DOJ to Take Closer Look at Fairness of Proposed Class Action Settlements
For the first time in more than a decade, the U.S. Department of Justice (DOJ) has exercised its authority under the Class Action Fairness Act (CAFA) to file an objection to a proposed settlement of a consumer class action. The DOJ's filing in Cannon v. Ashburn Corp. d/b/a Wines 'Til Sold Out was made just one day after outgoing U.S. Associate Attorney General Rachel Brand gave a speech in which she stated that the DOJ intends to become much more active in reviewing proposed class action settlements to ensure that they "provide real recovery to class members and not just big payouts to plaintiffs' lawyers."
Under CAFA, class action defendants must notify the U.S. Attorney General and state attorneys general of a proposed class action settlement at least 90 days before a final approval hearing, and these officials can then express their views regarding the settlement to the court. Rachel Brand stated in her speech that although DOJ has received CAFA notices regarding over 700 class settlements each year since CAFA's enactment in 2005, it had only weighed in on two settlements before its filing last week in the Cannon case.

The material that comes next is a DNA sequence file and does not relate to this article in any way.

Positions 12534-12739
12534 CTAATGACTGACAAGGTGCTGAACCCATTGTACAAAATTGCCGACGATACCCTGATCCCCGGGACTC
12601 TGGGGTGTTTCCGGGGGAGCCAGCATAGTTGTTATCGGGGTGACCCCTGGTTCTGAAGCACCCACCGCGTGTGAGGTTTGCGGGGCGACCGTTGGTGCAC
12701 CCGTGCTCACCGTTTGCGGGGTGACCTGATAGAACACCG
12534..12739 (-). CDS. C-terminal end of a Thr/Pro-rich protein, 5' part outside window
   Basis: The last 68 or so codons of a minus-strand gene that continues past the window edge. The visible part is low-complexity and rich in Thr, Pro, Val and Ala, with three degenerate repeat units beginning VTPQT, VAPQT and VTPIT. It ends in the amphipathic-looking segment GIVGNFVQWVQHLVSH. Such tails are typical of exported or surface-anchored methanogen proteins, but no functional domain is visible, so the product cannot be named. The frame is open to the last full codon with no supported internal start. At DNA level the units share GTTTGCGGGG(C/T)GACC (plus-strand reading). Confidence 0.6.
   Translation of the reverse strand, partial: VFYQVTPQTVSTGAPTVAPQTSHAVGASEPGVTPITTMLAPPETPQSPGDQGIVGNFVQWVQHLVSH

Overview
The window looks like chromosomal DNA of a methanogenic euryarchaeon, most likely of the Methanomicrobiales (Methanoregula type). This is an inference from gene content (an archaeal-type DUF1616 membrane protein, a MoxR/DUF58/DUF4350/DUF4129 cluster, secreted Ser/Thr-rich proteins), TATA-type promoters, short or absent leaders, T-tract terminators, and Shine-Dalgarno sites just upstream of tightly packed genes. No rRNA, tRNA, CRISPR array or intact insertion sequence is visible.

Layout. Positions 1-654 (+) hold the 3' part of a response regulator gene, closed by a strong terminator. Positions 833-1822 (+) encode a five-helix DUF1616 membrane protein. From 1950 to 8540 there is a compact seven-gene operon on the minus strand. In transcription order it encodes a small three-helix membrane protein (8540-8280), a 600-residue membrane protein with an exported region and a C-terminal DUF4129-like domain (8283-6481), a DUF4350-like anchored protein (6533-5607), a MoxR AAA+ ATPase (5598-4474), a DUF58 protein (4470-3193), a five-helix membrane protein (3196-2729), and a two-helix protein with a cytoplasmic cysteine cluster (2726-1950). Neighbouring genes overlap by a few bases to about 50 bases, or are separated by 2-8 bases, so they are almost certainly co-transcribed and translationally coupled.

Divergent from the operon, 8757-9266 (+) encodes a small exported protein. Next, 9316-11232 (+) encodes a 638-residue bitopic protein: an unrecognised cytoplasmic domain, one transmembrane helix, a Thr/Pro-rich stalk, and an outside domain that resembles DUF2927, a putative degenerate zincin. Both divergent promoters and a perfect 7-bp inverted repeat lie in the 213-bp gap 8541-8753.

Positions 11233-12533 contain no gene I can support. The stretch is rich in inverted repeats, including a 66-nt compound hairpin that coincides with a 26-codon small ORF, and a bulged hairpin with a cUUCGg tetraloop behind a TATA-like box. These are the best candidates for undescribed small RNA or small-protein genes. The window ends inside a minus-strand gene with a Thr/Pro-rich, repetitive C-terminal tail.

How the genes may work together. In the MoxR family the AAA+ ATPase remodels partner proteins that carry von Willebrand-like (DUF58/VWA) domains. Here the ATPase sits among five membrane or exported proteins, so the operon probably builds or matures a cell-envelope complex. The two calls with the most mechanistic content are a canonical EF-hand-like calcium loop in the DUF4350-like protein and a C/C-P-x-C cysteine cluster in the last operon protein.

Cannon involves allegations that the defendant falsely inflated the purported original prices of wines in order to create the false impression it was providing steep discounts. In the proposed settlement, class members would be eligible for credits of up to $2 per bottle on future purchases. Plaintiffs' lawyers claim that the total monetary value of the settlement credits is $10.8 million and are seeking $1.7 million in attorneys' fees.
The DOJ has urged the District Court to reject the settlement because it "provides extremely limited value to consumers and yet seeks to transfer a massive $1.7 million windfall payment to plaintiffs’ counsel." The DOJ further argues that "[e]ither plaintiffs' claims are strong, in which case a settlement that has meaningful value to the class is required, or plaintiffs' claims are meritless, in which case their counsel is not entitled to a massive fee."
In light of the Rachel Brand speech and the DOJ's objection to the proposed settlement in the Cannon case, parties to class actions can anticipate much greater scrutiny of class settlements by the DOJ going forward.
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